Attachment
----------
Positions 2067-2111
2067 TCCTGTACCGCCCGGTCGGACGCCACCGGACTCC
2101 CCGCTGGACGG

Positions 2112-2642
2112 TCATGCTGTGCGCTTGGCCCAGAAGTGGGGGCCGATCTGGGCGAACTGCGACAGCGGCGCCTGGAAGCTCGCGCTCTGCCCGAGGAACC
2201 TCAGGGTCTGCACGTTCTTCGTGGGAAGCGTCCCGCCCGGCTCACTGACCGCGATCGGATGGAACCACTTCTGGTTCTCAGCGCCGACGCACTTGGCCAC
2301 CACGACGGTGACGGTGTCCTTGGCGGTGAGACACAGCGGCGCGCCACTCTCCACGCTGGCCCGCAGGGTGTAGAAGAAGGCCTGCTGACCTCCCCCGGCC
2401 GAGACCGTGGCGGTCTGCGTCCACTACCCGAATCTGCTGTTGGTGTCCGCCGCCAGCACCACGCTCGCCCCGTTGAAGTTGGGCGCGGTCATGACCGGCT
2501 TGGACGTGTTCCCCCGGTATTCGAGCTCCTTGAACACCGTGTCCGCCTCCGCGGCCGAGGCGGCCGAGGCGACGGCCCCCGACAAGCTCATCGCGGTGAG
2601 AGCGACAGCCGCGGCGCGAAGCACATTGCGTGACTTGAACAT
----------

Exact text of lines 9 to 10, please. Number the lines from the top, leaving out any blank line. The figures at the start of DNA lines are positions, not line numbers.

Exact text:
2501 TGGACGTGTTCCCCCGGTATTCGAGCTCCTTGAACACCGTGTCCGCCTCCGCGGCCGAGGCGGCCGAGGCGACGGCCCCCGACAAGCTCATCGCGGTGAG
2601 AGCGACAGCCGCGGCGCGAAGCACATTGCGTGACTTGAACAT